Most people with motor-neurone disease (MND) do not experience loss of mental ability. However, a small percentage (around 10%, but possibly as many as half) may gradually develop difficulties with planning, language, memory, judgement and the regulation of behaviour and emotion.
Personality may change – becoming more impulsive, outgoing, inappropriate or apathetic. Another common symptom is emotional lability: uncontrollable crying or laughter. These changes may become severe enough to be termed dementia.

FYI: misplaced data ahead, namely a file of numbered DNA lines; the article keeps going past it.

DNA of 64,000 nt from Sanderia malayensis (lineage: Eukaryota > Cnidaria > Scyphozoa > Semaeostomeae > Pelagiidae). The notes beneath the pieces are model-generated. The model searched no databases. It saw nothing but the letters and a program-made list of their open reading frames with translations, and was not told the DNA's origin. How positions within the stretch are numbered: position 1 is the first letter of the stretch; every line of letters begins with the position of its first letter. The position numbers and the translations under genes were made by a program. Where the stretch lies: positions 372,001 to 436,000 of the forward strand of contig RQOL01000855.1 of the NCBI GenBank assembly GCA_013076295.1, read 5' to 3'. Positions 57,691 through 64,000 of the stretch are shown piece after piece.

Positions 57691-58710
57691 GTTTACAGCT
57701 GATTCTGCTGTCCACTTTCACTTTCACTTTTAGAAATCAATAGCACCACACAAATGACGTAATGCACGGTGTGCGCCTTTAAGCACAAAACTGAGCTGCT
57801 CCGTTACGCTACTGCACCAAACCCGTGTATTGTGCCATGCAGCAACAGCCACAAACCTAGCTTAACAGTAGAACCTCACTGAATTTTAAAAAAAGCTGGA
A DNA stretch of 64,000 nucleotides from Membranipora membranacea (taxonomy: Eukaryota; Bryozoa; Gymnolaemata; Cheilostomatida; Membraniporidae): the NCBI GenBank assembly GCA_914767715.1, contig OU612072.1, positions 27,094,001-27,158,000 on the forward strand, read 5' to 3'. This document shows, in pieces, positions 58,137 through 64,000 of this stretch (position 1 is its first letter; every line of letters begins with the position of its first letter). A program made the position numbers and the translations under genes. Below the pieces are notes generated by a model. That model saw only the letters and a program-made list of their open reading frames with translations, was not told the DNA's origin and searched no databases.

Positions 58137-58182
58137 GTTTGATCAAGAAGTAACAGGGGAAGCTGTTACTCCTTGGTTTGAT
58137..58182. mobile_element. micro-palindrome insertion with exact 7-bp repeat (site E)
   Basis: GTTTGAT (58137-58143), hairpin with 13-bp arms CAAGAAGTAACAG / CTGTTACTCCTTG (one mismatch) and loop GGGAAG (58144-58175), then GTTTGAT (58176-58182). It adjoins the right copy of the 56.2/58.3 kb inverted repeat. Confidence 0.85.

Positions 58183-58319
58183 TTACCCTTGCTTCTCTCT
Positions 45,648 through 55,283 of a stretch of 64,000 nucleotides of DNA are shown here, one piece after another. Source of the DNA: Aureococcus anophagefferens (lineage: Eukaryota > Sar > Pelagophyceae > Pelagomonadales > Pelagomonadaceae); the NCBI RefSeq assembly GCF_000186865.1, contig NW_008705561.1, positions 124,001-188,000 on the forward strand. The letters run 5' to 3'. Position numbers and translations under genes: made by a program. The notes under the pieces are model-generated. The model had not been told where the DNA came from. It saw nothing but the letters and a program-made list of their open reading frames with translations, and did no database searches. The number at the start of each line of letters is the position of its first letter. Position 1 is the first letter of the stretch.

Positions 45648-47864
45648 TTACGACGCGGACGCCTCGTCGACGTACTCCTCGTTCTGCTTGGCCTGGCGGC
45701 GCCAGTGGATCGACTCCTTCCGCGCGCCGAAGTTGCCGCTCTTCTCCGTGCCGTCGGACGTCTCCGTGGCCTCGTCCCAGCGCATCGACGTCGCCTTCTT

MND usually has a short course before death: the average life expectancy is three to five years from diagnosis, although 10% of people with MND live 10 years or longer. As the disease progresses, you may experience decreasing mobility and ease of breathing.
Ultimately, death is often due to respiratory failure or aspiration pneumonia. It is generally not violent or painful: many people with MND simply fall into a deep sleep and do not wake, often in their own home.